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U.S. government indicts teenager with jihadist tweets for attempting to join ISIS

It started with tweets, but it didn’t end there.


Patrick Howell O'Neill


Hamza Ahmed, a 19-year-old American citizen, was indicted Thursday on multiple charges of attempting to provide material support to ISIS and lying to a federal agent. He faces up to 30 years in prison for his crimes.

The government announced the indictment in a press release, but had not posted the full document on its website at press time.

The case against Ahmed is built on tweets he posted from 2013 until he attempted to leave the country in 2015 to travel to Turkey. Ahmed praised jihad and martyrdom, leading U.S. Magistrate Judge Steven Rau to call the social media activity “beyond hubris” and “beyond youth.”

“They were threats,” Judge Rau said.

“Ya Allah give me the chance to Help and fight for the Muslims in Syria,” Ahmed wrote in November 2013.

About a month later, he mused, “Staying here just seems to kill part of me everyday.”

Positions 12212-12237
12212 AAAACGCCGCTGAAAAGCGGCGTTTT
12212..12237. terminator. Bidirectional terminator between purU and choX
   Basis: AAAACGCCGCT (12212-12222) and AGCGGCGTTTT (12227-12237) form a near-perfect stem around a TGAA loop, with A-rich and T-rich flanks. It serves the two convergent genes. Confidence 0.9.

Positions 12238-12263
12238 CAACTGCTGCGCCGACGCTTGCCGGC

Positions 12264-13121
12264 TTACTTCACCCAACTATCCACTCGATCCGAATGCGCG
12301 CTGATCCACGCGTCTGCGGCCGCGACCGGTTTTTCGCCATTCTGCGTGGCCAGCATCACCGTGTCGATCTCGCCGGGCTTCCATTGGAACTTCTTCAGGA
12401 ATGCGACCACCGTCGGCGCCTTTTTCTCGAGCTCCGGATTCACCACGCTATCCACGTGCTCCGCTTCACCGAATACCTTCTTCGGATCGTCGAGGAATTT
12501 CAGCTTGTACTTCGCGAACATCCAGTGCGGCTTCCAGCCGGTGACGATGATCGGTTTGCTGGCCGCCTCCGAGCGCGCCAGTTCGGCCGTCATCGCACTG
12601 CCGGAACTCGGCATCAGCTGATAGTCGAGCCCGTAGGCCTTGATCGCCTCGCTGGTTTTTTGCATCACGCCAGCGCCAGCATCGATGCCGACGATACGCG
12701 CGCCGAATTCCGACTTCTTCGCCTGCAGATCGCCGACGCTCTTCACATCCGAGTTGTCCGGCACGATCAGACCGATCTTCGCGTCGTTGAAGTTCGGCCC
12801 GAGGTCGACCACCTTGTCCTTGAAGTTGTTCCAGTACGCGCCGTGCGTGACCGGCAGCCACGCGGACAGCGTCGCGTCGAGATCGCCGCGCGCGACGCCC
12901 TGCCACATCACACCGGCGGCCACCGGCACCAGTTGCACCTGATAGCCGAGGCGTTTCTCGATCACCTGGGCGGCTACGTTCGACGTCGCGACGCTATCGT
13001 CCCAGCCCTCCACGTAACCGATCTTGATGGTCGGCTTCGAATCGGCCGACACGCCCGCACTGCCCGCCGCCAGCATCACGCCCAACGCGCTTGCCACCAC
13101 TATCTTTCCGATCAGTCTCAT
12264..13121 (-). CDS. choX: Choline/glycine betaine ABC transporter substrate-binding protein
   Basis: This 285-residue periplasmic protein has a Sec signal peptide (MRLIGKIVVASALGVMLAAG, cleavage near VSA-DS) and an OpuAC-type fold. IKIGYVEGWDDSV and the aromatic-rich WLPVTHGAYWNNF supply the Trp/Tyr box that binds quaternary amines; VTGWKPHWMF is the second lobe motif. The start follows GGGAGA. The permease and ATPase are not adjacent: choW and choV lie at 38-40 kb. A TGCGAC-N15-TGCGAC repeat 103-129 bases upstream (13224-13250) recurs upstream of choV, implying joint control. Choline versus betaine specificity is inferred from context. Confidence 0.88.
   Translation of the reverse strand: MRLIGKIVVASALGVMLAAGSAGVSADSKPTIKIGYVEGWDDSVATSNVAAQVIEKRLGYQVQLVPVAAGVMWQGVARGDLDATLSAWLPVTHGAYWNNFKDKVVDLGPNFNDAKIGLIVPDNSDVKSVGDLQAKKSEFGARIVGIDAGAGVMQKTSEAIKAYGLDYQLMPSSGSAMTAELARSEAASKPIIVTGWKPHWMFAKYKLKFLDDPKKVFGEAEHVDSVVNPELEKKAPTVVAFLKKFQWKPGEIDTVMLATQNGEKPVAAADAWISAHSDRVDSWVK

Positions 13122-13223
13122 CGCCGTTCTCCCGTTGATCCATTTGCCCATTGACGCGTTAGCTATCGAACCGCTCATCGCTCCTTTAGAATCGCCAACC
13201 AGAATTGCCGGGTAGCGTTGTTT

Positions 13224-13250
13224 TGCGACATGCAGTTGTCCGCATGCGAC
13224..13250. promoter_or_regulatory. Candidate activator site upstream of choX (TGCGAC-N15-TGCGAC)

“I’ve always wanted to be a martyr,” he wrote in that same month.

At press time, Ahmed’s Twitter profile was still accessible at @ImDown4wat_ever. The majority of his tweets, especially in 2014, praise Allah. He also tweeted about Syria, particularly what he perceived to be the military transgressions of the Assad regime.

“But the Twitter feed in other ways resembles stuff that a lot of teenagers post about,” MPR News’ Laura Yuen reported when Ahmed was first arrested. “Ahmed was known to play basketball and mused about Michael Jordan and Derrick Rose. He posted pictures about his baby sister and how much he adored her.”

The last thing Ahmed did on Twitter was retweet the following message asking for forgiveness from Allah and for him to “rectify our affairs.” 

The government alleges that Ahmed and three high school friends travelled by bus from Minneapolis, Minn., to New York City’s John F. Kennedy Airport on Nov. 8, 2014, with tickets to Istanbul, Turkey.

All four were prevented from leaving the country by federal agents. The criminal complaint implies that they were already under surveillance, thus tipping off the FBI to their Middle Eastern travel plans.

There is no indication as to why Ahmed and the others were under surveillance except for mentions in court of Ahmed’s tweets.

FBI agents claim that Ahmed lied repeatedly in a subsequent interview by telling them that he was travelling alone. According to the agents, Ahmed then lied again in a second, voluntary interview.

Illustration by Max Fleishman

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